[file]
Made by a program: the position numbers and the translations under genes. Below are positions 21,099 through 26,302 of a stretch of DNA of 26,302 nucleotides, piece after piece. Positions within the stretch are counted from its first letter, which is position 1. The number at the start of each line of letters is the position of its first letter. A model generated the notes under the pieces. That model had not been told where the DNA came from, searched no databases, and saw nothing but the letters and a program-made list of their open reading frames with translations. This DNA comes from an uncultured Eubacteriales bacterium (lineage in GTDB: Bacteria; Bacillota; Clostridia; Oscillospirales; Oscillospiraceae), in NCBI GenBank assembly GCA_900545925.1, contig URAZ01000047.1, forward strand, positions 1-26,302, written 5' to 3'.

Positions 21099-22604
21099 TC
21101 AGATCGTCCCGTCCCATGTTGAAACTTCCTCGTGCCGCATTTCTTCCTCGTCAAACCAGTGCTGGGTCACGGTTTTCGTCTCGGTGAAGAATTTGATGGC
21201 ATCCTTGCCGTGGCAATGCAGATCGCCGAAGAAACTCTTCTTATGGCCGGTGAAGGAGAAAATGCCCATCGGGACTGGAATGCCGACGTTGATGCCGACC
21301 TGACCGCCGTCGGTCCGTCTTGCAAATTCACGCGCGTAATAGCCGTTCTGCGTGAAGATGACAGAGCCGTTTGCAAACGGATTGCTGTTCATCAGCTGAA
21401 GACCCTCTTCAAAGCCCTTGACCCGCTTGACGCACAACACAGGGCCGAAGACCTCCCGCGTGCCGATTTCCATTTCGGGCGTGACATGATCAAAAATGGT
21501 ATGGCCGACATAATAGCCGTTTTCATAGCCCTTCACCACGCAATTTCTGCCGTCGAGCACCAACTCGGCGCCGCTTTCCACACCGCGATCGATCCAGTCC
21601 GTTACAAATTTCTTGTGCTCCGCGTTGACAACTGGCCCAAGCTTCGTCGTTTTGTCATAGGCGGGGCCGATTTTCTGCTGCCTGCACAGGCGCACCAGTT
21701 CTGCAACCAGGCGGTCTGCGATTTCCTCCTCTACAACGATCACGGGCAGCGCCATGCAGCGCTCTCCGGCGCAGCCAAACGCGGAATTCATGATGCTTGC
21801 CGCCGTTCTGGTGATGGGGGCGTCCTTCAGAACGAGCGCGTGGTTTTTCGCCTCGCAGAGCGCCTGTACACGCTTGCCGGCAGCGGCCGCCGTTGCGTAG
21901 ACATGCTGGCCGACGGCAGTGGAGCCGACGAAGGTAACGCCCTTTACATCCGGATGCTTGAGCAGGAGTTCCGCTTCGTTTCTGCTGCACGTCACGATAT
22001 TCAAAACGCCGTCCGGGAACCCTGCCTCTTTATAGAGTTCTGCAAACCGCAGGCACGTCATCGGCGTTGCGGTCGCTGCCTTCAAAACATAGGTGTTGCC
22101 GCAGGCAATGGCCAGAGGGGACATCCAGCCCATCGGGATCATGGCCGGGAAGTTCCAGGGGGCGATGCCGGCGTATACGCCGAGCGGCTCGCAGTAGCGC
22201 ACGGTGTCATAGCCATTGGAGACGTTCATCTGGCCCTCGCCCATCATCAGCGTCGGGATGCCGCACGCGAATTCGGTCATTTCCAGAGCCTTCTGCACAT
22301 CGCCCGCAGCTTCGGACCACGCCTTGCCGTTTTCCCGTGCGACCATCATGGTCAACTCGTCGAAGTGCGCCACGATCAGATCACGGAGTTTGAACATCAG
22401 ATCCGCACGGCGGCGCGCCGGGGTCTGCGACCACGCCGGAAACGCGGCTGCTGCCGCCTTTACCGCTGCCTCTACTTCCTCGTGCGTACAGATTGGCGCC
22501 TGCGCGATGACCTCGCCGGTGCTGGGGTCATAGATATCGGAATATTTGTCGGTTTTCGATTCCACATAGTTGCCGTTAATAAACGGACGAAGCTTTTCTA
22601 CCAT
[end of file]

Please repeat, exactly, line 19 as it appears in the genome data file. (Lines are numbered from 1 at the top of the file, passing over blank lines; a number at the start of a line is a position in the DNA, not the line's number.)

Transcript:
22601 CCAT